I wish to make clear that I have no difficulty with money being given to the arts, nor do I have any difficulty with such money being spent on projects that do not show a financial return. I understand and accept that this is often the case. In ancient times, storytellers and artists always had a place at the Ard Rí's table. Beauty and creativity should be celebrated and the profit comes from the enhancement of people's lives. How would the Ard Rí have felt if an artist had arrived with a retinue of handlers and administrators, all of whom wanted to sit at the top table even if, incidentally, the artist was obliged to sit on the floor?
Administrators are necessary, even if it always seems that there are too many of them. By and large, they try to do a good job but too often they are employed because of their expertise and not because they are professional administrators. As a consequence, the public funds given to them are often inexpertly distributed. We need to ensure that the bodies we fund are lean and mean, with the experts balanced by people from a commercial background. We also need to ensure that administration and the funding of pet projects do not absorb the lion's share of what is available. That aim will not be easily achieved. The high priests will not like it. I am sure clouds of incense will confuse and complicate and there will be tension. However, I urge the Minister to persist and take whatever steps are necessary, if indeed they are necessary, to ensure that we get value for money – something which is very necessary in this era of belt-tightening.
I have used Kells as an example. However, I am sure there are many such places throughout the country which, if given a little funding and advice, would advance the cause of art in an efficient and practical way. In my constituency, the internationally recognised Butler Gallery needs more space and money. It cannot house its growing important collection and, for many other reasons, the space it currently occupies is not ideal.
I wish to draw the Minister's attention to the controversy caused by a recent exhibition at the Butler Gallery of work on video, which some people found challenging. As a result of their concerns, the Garda nearly closed the exhibition because it breached certain sections of the Censorship Act. The Act apparently requires that all works on video or film be submitted to the censor. This has serious implications for museums and galleries, particularly because these mediums are increasingly being used by students and artists. The legislation in Britain makes an exception in respect of art of this nature. In my opinion, the legislation in this country which deals with this area should be scrutinised and updated.
I also wish to draw the Minister's attention to another local issue which is relative to the legislation and the question of funding. I want to highlight the work undertaken by the Young Irish Film Makers, a project which employs young teenagers to produce, cast, film and edit movies. It has involved young people, North and South, in the film business and worked with people from the European Union and the United States. The Young Irish Film Makers have done an extremely good job for that form of art in this country. They may be based in Kilkenny, but their work has a national and international appeal. However, they receive an extremely low level of funding which causes serious difficulties on a year to year basis. Without the support of FÁS and other State agencies, they would not be able to continue their work. I believe they have an equal right to be considered for increased funding from the Arts Council or through any appropriate measure the Minister might introduce. Art of this nature, produced at local level, helps teenagers to appreciate other forms of art.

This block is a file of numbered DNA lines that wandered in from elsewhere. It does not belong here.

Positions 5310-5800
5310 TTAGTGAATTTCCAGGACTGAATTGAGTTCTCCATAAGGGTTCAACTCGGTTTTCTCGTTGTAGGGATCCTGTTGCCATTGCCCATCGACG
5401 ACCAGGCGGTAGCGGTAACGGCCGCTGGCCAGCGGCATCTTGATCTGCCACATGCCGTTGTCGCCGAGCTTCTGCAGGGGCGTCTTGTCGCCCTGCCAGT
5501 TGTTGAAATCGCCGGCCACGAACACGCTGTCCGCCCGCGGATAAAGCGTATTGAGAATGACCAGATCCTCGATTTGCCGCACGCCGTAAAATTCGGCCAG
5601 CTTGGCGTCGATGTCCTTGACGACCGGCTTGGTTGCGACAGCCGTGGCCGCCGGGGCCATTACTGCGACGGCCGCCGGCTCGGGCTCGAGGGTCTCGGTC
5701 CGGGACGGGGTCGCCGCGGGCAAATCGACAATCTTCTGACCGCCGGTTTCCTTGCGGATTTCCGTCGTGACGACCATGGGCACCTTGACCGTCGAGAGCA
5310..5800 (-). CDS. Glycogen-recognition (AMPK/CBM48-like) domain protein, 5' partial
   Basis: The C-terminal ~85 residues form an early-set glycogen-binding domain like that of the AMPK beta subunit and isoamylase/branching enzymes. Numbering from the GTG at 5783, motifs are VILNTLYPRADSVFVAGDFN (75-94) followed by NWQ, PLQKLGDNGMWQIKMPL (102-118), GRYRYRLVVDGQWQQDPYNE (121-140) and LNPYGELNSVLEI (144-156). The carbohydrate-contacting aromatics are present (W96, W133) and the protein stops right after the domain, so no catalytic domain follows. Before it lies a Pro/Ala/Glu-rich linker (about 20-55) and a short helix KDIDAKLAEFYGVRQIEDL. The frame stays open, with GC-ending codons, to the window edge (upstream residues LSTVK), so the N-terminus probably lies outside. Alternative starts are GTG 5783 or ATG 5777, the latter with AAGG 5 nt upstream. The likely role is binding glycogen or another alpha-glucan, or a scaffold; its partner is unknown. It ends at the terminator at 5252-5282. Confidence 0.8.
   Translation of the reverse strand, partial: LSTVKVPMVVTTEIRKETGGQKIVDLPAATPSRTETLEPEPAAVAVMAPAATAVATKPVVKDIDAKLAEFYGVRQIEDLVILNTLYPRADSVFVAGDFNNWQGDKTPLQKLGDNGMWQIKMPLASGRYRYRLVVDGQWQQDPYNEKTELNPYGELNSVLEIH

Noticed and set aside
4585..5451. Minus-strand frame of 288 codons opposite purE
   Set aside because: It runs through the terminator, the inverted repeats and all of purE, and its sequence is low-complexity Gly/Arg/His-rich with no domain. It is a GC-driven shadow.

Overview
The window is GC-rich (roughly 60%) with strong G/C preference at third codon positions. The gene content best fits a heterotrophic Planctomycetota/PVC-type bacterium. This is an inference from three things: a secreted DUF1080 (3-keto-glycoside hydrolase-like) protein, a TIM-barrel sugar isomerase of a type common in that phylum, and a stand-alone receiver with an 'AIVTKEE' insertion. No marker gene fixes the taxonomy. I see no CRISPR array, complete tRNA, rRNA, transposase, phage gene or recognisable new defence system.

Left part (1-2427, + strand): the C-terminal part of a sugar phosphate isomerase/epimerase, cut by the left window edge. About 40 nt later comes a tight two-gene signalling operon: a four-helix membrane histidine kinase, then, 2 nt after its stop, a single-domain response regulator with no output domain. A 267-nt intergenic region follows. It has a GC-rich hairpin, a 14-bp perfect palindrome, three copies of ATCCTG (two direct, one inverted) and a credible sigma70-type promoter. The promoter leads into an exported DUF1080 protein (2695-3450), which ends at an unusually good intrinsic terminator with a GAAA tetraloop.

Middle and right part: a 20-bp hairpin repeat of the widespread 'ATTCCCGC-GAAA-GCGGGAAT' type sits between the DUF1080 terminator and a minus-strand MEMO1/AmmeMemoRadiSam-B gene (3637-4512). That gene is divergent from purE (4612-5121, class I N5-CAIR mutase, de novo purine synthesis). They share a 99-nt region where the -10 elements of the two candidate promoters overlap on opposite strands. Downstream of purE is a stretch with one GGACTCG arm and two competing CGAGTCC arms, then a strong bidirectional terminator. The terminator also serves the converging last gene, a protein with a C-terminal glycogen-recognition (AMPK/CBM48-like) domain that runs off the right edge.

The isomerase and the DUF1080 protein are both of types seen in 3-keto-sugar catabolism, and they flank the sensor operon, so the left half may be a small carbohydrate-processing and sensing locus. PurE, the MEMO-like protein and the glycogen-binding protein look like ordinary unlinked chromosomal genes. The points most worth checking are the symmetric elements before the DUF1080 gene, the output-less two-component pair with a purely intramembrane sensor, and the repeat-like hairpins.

The Minister should consider the activities of the Young Irish Film Makers and the way in which this project is funded. I would be delighted to invite him to visit Kilkenny Castle on 26 October to attend the first showing of their latest film, which follows on from their previous feature "Under the Hawthorn Tree".
Reference is made to finance in various sections of the Bill. The impetus behind the legislation could end up as so much wishful thinking if the appropriate level of funding is not dedicated to supporting the initiatives in the Bill. I have no doubt that the Minister will do his best in the context of current financial circumstances and the forthcoming budget to fulfil the major aspirations set out in the Bill.
I wish to draw his attention to the last paragraph of the explanatory memorandum which relates to section 31 of the Local Government Act, 1994. I serve on a local authority and I am aware that while there are many worthy art projects, of one kind or another, in my locality, it is never possible to extend the kind of financial support required by any individual project which comes before us for consideration. It is wishful thinking to state that when the Act comes on stream, local authorities will be able to fund such projects. In reality, no funding is provided. The money required to help local groups is not available in the necessary amounts to sustain a project from year to year. In the context of this legislation and the finance that is available at national and local level, the Minister would assist the arts if he focused on the local scene in each county and if he supported, in a more realistic way financially, that section of local government which deals with funding the arts.
I welcome the Bill and I welcome the opportunity to bring these issues to the Minister's attention. On Committee Stage he should put as much focus as possible on funding the arts across the sector.